– Allan missed the train because he woke up late.
– You cannot win the competition unless you excel in the training session.
– He will visit New York after the winter ends.

In the aforementioned examples, you can see that the dependent clause starts with a subordinate conjunction which connects it to the independent clause. The conjunction links the two clauses to give the right meaning. So, there is no need to use a comma between the clauses.
Incorrect: I caught a cold, because I had some ice cream.
Correct: I caught a cold because I had some ice cream.

The above-mentioned are some of the common mistakes in comma usage. Hope, this article helps you make the right use of comma in your writing.

About the Author
Anna Marsh is a Pro Writer, Educator, and a Blogger. In her blog, she likes to share her tips about the various aspects of grammar usage. She has a fascination in different cultures and languages. Being a veteran educator, she also helps students with their academic issues. You can reach her Twitter, Google+, and Facebook.


Feb 8th 2018

New Words Added to the Dictionary in 2017

New English Words

With the year 2018 coming alive all around us, let’s take a few moments and look back at some of the new words added to the Dictionary in 2017. Some of the new words are fascinating, hence, a review is in order!

New words are typically introduced when a group uses a certain word while interacting with others outside of that group. This causes the word to spread and gain popularity across various populations until it sometimes gradually makes its way into mainstream communications. That’s when it’s considered for inclusion in the English dictionaries, such as the Oxford dictionary (OED).

This year, a noticeable trend is a rise in the number of Indian based words which were added to the English dictionary. No less than 70 such words were added to the OED during 2017, putting the total count of Indian words in the Oxford English Dictionary on close to 1000. Why has this happened? Some might ask, well, the answer is simple:

English has a centuries-long history in India, during which it has played significant roles in the country’s society.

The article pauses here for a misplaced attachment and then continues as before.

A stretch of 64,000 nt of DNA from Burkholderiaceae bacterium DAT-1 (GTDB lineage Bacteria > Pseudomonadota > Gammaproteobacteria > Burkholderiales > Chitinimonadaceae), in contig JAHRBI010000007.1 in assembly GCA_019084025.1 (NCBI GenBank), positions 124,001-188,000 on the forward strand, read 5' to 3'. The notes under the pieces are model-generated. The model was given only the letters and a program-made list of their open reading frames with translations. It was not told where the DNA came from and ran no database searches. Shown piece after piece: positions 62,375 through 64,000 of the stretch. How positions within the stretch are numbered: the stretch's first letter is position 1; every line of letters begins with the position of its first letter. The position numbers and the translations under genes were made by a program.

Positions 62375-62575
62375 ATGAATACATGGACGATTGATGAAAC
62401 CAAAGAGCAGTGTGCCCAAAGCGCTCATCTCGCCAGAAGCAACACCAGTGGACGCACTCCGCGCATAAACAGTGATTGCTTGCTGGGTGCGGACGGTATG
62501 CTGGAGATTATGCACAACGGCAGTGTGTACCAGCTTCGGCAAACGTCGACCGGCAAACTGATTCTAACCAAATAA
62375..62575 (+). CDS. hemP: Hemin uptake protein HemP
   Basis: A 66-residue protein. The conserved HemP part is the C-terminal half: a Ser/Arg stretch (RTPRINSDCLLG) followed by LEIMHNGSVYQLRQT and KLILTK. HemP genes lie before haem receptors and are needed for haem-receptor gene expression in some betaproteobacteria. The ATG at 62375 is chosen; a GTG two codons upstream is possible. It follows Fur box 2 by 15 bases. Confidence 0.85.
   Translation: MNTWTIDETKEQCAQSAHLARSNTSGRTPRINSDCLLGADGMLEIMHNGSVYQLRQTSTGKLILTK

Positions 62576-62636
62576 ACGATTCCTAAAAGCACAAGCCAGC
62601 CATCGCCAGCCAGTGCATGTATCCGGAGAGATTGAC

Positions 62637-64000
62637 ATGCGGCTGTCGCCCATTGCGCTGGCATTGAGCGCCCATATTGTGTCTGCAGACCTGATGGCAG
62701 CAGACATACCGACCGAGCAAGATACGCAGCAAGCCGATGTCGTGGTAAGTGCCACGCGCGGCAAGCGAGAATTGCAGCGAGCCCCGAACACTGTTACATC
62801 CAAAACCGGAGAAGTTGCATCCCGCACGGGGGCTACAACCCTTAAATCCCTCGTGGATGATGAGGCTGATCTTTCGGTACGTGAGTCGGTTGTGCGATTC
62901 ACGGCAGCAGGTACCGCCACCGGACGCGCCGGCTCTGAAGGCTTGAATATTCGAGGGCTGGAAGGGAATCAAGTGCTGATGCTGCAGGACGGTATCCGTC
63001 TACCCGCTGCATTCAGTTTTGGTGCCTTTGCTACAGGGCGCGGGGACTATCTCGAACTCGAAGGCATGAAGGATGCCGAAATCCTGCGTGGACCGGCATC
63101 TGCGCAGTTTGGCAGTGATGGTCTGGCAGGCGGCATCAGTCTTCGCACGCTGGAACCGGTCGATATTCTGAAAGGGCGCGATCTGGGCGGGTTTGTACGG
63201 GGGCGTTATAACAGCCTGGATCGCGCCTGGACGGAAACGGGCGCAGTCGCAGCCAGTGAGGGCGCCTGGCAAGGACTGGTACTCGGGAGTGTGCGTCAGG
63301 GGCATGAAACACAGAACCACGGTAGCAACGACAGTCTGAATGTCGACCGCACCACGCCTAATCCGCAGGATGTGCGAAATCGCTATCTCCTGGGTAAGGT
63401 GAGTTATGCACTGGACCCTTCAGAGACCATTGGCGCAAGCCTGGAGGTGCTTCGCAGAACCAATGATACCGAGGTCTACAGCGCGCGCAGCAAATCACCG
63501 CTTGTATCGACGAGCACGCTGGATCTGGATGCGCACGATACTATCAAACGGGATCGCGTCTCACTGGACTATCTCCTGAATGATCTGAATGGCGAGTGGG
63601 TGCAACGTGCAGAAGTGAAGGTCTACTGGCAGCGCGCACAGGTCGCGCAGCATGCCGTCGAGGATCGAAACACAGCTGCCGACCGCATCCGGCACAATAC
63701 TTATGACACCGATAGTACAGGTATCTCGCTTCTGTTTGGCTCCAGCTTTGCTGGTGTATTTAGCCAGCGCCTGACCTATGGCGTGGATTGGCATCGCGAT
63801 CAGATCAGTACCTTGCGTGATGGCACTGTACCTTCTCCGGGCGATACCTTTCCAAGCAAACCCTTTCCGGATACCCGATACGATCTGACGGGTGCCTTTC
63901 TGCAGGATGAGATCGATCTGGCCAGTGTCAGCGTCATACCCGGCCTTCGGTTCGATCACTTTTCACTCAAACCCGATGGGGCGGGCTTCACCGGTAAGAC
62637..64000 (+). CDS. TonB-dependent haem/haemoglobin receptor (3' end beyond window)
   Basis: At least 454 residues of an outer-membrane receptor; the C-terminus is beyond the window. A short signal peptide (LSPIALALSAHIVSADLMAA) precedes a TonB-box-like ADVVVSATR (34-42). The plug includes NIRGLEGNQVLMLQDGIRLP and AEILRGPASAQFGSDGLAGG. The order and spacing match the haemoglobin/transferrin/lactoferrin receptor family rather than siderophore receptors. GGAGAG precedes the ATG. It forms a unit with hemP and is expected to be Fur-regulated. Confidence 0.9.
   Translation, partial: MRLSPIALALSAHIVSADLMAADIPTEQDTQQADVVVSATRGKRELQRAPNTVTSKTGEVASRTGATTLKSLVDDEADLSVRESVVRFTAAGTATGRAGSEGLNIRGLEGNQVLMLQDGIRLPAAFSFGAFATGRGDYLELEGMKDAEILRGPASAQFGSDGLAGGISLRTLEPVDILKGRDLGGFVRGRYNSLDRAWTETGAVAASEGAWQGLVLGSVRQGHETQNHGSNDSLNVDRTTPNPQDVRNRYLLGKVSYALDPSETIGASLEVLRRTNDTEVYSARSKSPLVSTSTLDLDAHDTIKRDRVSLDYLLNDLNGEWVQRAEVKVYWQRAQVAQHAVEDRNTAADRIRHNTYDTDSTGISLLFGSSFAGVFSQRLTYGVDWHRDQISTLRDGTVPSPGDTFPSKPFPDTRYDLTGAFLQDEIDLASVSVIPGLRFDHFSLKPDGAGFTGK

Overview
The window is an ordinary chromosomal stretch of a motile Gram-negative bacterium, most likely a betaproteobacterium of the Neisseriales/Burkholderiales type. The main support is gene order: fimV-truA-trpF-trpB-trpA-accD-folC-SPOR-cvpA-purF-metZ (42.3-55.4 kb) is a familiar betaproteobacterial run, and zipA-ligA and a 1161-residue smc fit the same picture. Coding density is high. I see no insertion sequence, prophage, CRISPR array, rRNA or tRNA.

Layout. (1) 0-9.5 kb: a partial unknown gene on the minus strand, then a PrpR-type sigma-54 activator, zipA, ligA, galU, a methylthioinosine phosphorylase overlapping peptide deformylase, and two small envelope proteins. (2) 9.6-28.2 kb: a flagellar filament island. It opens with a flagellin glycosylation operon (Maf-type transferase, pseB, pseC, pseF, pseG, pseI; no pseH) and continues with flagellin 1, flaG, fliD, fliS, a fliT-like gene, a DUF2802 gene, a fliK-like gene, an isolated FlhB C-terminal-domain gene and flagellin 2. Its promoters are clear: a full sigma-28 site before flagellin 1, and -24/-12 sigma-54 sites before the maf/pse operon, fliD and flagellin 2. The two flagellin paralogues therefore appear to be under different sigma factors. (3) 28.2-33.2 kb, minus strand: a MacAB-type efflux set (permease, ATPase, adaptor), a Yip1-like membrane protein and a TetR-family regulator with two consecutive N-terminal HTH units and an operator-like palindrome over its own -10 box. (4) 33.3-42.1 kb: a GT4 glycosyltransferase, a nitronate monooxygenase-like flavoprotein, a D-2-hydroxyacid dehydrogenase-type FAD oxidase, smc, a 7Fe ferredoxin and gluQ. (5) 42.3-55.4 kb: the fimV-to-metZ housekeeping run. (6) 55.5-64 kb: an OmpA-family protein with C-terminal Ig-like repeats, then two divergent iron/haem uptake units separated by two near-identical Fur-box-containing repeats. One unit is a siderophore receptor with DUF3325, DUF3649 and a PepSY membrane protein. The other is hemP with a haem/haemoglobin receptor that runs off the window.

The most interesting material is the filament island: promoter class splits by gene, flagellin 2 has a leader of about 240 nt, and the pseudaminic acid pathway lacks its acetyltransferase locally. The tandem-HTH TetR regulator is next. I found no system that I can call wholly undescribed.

First: It served as a means of communication between merchants and missionaries.
Second: It was made the country’s primary language during colonial administration.
Finally: It obtained an official status in the independent India and thus continued to function as a lingua Franca in one of the world most linguistically diverse nations.

You might have seen these words being used on social media outlets and wondered about their meaning and origin – so here they are for you to revisit, together with their definition and some sample usage sentences from the Oxford English Dictionary.

Here’s a couple of our favorites from the list:

A loud singer or song.
Sentence Example: She was a belter in her performance last night.

Someone who is daft, mad or losing the plot.
Sentence Example: “That is the yampy man I was referring to yesterday.”

Drama or dramatic art.
Sentence Example: The natak we are about to experience is certainly worth the money and time.”

Regular travel back and forth over an established, often short route by a vehicle.
Sentence Example: Hail that shuttler please!”

Freak flag:
Defiant, or proud exhibition of traits which are considered as unconventional.
Sentence Example: “She is such a freak flag when she wants to be!”

Silly, dippy, kooky persona.
Sentence Example: “Ever since we moved to the new neighborhood, the dog has become so wifty-wafty.”

Share with us your favorite new English words!

Leave a comment

Jan 31st 2018

Essential Proofreading Tips for Business Writers